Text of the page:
- UN is all set to develop the world's first plastic pollution treaty, hailed as the most crucial multilateral climate agreement since the historic 2015 Paris treaty.
- World leaders have agreed to develop a treaty to deal with the issue of plastic pollution.
- According to UNEP, plastic pollution grew from two million tonnes in 1950 to 348 million tonnes in 2017, resulting in a $522.6 billion global industry. By 2040, it is projected to double in capacity.
The United Nations is poised to adopt a plan to develop the world's first plastic pollution treaty, hailed as the most crucial multilateral climate agreement since the historic 2015 Paris treaty.
At the United Nations environment assembly in Nairobi, Kenya, ministers, world leaders, and other officials from almost 200 nations agreed to draw up a treaty to tackle the issue of plastic pollution.
By the end of 2024, it is anticipated that a treaty will be achieved to address the rising problem of plastic trash in the world's rivers, seas, and landscapes.
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'On track for a cure'
President of the Assembly and Norway's Minister for Climate and the Environment, Espen Barth Eide, stated
Based on three early draft resolutions from different countries, the resolution forms an Intergovernmental Negotiating Committee (INC) that will start work this year with the goal of completing a draft legally binding agreement by 2024.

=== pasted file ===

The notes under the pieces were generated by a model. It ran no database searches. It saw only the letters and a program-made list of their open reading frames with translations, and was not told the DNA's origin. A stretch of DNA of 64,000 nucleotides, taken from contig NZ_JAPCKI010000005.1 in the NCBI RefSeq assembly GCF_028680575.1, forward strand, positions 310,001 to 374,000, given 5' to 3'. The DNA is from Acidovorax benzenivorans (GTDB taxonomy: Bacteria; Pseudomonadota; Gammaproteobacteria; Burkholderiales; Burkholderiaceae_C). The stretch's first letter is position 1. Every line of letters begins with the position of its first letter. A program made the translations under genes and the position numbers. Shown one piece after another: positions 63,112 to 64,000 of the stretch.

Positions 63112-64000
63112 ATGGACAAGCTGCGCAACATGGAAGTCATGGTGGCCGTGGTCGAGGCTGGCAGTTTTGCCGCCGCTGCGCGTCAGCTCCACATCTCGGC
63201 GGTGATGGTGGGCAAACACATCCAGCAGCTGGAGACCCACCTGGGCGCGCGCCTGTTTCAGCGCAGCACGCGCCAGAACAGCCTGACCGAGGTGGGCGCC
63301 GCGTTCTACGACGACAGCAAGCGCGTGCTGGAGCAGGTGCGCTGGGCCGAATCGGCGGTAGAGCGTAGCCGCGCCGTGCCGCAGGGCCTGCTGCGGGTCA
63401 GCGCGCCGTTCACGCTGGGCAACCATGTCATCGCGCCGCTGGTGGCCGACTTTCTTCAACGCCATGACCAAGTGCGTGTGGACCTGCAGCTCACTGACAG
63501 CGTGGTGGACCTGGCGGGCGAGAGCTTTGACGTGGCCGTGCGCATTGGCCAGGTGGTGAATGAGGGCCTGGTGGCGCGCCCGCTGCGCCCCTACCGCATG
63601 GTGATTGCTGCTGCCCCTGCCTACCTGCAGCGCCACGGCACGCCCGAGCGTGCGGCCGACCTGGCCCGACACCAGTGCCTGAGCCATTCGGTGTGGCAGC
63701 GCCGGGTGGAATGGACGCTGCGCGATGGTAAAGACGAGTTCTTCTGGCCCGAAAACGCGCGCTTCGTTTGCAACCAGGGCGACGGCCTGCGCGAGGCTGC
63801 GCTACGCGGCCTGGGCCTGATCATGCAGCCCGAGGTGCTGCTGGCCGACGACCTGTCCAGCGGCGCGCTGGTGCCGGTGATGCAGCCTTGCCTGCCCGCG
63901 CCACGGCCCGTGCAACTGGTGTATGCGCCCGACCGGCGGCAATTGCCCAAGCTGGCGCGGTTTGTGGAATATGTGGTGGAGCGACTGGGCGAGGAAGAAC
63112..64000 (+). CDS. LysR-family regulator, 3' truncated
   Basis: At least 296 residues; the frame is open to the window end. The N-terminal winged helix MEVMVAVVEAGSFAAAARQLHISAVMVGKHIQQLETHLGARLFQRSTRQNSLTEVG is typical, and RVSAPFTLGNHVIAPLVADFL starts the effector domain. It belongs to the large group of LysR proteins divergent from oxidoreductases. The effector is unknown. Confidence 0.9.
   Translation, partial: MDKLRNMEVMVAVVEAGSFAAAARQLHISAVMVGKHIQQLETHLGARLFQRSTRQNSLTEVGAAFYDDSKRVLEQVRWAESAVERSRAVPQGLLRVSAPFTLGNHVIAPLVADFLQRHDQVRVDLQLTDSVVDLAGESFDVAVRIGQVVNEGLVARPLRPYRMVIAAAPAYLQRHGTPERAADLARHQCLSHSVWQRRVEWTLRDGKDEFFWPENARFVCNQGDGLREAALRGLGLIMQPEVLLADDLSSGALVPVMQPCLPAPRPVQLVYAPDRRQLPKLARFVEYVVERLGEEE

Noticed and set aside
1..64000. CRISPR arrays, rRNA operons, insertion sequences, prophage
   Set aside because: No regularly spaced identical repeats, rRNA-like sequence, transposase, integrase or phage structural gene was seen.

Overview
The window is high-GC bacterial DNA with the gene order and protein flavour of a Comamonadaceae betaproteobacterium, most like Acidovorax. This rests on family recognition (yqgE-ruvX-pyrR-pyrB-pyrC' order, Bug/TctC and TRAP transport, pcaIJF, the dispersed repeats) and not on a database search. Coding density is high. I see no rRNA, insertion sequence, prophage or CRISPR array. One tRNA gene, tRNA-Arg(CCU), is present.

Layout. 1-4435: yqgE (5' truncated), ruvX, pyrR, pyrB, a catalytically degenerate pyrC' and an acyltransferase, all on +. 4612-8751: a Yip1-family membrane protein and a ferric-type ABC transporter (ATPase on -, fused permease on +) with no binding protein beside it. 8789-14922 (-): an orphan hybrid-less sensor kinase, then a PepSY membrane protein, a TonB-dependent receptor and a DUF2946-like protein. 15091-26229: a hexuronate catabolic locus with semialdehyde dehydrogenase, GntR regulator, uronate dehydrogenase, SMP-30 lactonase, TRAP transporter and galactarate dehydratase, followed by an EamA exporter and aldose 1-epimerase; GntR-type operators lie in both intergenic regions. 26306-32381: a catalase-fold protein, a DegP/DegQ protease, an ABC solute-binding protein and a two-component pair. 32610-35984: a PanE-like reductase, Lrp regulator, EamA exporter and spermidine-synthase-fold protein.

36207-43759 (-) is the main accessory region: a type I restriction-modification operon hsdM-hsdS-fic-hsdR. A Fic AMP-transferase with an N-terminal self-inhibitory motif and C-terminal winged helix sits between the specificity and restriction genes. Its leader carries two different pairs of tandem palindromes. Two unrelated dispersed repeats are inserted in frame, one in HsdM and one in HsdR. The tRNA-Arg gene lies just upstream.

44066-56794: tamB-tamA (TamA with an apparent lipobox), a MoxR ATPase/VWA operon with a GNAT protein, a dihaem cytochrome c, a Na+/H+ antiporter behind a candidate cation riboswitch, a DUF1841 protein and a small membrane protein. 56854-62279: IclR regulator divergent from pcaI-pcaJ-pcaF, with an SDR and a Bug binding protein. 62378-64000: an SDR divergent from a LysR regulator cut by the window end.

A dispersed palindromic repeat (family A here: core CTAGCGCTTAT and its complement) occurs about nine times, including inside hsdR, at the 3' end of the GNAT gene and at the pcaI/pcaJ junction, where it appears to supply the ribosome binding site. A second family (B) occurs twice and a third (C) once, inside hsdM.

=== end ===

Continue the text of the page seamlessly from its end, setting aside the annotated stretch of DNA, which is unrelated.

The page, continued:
'Triumph by planet earth'
It would be built on open dialogue supported by science, and it will provide updates throughout the next two years. When the INC's work is completed, UNEP (United Nations Environment Programme) will hold a diplomatic conference to approve the INC's findings and open it for signatures.
Executive Director of UNEP, Inger Andersen, stated
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Scale of the problem
According to the UNEP, plastic pollution grew from two million tonnes in 1950 to 348 million tonnes in 2017, resulting in a $522.6 billion global industry. By 2040, it is projected to double in capacity.
According to the UN agency, the effects of plastic pollution and production on the triple planetary crisis of nature loss, climate change and pollution are a disaster, with plastic exposure negatively impacting human health and potentially impacting neurological activity, fertility, metabolic, hormonal. Moreover, plastics that are burned openly contributes to air pollution.
By 2050, greenhouse gas emissions from plastic disposal, use and manufacturing would account for 15% of allowable emissions to reduce global warming to 1.5°C (34.7°F) under the Paris Climate Agreement.
Furthermore, this pollution impacts over 800 coastal and marine species through entanglement, ingestion and other hazards, while over 11 million tonnes of plastic debris enter the ocean each year. However, by 2040, it may have tripled.
“Protecting nature at the core of SDGs”
The Deputy Secretary-General, Amina Mohammed, said